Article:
Audacia Ray’s piece illuminates the importance of a balanced narrative when engaging in activism. She shows why it is important to have problematic and negative experiences told alongside tales of the ‘Happy Hooker’ in order to advocate for rights that do not only address a certain class of sex worker. Of course, problematizing a narrative means that your listener has to be willing and open to objectively considering what you are saying. In a liberal society, one would assume it a given that we can explore polarizing subjects outside of a dichotomy, ie Happy Hooker vs. Exploited Victim, but we can’t. And we’re back to changing the conversation. Here’s a bit from her essay:
No one should ever, by economic constraint or any kind of interpersonal force, have to do sex work who does not like sex, who is not cut out for a life of sexual generosity (however attractively high the fee charged for it). (Whores and Other Feminists, Jill Nagle and Carol Queen eds., p. 134)
But the reality is that people who don’t like sex, or don’t like having sex with strangers, or aren’t sexually oriented toward the gender of the clients they see, or don’t like doing sexualized performances, work in the sex industry every day. And it is just that parenthetical “attractively high [fee]” that is the reason for their actions. For the majority of people who work in the sex industry, money, not sex, is the driving factor. Until a day comes when jobs are available that have wages that are competitive with the sex industry, particularly for cis and trans women, people of color, and young people who need to get out of unstable or violent housing situations, many people will sell or trade sex.
Last, Nadia West reminds us that victims of violence can be looked upon with suspicion irrespective of the community they are in. Thinking back to SlutWalk’s aim to change the narrative around rape and slut-shaming, West suggests that even in communities that are built on a motto of ‘safe, sane, consensual’ activity and that believe in respecting boundaries are not exempt from crumbling when a person accuses another person of violence or rape. This story can’t be told enough. There are too many women and men who suffer silently at the hands of violent people who find themselves without the support of their friends and are treated with suspicion when they come forward. Everything she says in her opening paragraph rings true and calling someone ‘crazy’ or a drama queen is a surprisingly effective way to undermine a sincere bid for help, awareness and, indeed, a bid to keep others safe:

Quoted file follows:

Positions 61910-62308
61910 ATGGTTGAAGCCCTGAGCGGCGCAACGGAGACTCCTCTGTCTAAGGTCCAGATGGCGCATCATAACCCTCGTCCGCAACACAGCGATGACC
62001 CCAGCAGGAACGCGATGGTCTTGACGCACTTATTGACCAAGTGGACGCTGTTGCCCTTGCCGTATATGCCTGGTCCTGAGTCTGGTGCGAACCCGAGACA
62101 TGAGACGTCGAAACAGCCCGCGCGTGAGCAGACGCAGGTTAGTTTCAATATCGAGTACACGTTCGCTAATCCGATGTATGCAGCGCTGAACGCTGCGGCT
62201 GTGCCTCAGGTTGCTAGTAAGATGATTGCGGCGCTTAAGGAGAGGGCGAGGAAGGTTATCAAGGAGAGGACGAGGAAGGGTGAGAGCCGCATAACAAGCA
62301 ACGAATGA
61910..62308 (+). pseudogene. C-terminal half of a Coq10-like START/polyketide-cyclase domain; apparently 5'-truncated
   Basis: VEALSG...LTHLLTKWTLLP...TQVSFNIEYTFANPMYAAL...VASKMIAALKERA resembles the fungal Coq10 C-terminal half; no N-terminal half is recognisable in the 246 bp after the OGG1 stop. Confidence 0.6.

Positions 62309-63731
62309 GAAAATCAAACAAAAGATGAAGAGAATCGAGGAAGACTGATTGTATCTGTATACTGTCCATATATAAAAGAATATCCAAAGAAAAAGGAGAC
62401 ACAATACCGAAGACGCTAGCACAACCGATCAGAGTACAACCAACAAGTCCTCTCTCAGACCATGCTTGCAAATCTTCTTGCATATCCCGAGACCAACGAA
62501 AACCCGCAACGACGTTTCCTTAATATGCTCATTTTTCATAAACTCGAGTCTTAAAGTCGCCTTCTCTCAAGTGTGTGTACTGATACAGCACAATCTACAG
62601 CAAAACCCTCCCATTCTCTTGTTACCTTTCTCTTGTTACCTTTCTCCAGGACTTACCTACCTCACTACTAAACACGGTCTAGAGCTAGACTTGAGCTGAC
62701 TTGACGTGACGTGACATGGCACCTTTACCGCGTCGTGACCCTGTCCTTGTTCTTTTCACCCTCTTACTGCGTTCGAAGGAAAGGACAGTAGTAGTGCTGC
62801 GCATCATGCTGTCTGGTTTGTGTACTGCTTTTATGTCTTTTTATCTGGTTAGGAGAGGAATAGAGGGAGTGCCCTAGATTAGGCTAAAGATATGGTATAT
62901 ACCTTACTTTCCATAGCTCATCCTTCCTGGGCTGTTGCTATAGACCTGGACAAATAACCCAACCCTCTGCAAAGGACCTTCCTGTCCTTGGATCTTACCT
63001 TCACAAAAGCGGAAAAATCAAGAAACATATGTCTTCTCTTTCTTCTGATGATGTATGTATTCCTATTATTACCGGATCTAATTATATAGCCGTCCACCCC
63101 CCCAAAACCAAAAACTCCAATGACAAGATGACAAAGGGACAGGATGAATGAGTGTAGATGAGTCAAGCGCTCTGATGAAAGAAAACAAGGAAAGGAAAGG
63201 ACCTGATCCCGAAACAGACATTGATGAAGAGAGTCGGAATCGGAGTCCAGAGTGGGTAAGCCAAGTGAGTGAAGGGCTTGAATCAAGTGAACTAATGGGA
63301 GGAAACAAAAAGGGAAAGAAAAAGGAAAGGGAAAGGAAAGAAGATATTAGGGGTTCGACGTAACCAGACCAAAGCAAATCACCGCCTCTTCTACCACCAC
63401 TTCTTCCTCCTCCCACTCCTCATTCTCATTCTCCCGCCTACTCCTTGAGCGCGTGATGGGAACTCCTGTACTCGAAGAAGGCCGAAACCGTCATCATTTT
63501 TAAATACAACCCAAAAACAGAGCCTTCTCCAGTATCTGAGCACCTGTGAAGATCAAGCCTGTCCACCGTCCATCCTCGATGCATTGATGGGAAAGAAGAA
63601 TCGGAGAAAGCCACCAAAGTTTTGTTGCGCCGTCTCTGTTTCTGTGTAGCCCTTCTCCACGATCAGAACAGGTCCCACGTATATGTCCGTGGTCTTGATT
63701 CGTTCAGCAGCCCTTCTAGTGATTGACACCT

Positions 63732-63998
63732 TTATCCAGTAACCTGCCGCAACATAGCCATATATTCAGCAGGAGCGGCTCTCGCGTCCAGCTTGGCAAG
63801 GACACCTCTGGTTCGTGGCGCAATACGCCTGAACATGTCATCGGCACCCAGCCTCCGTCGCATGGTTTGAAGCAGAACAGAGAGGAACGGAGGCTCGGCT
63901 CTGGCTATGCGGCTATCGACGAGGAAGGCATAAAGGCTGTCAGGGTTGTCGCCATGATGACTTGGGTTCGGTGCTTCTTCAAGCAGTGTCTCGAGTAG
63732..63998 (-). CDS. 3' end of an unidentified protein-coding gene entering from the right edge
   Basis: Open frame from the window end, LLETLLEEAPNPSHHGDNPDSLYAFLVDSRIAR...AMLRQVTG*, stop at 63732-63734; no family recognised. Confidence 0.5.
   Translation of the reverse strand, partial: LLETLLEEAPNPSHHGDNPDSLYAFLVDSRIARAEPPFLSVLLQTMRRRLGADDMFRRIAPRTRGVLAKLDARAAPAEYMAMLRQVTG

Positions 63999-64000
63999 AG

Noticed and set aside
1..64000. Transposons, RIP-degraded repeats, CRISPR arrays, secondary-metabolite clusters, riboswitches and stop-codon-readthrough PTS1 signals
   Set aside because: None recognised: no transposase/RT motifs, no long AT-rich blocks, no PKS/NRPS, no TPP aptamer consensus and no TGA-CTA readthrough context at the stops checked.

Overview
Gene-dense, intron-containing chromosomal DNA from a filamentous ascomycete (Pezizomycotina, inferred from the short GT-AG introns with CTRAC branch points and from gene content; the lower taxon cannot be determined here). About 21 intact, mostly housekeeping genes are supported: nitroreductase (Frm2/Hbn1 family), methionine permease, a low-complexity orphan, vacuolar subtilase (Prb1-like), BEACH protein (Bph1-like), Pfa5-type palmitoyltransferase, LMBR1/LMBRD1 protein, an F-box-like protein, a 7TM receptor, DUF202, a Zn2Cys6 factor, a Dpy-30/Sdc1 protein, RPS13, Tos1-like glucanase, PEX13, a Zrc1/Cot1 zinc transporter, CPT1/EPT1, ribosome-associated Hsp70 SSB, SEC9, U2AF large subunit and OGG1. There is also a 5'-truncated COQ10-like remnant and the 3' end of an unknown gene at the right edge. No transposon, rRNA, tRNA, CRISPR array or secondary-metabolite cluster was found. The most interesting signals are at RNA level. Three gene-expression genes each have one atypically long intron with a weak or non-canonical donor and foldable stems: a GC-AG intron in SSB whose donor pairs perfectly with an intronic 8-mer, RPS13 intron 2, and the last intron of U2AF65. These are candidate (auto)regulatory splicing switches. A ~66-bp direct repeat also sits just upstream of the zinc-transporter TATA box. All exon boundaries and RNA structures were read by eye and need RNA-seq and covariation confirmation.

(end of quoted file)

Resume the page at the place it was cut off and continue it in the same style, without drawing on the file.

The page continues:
While sexual violence is an issue for people of all genders and the genderqueer, generally the issue involves women (cis and trans) being assaulted by cismen. This essay will focus on that, but keeping everyone involved in the conversation is the only way real change can occur.
I’ve been witness to, and have experienced firsthand, the silencing of sexual assault, rape or abuse victims within the kink community. Threads about it get deleted from Fetlife. The women who speak up about their experiences getb labeled as “crazy.” Sexual violence is still a taboo subject, and victims who speak up are often accused of just trying to drum up “drama.” Most people show more concern for the effects of an accusation on the man accused, and don’t consider what the woman has experienced. This reaction in the kink community mirrors that of society in general.
I look forward to next year’s conference and hope that for those of us who can’t travel to it that Tess, Dee and Inara take the time to publish another one of these excellent collections of essays. As an activist, Momentum was essential reading that took the temperature of sex in America for my contemporaries.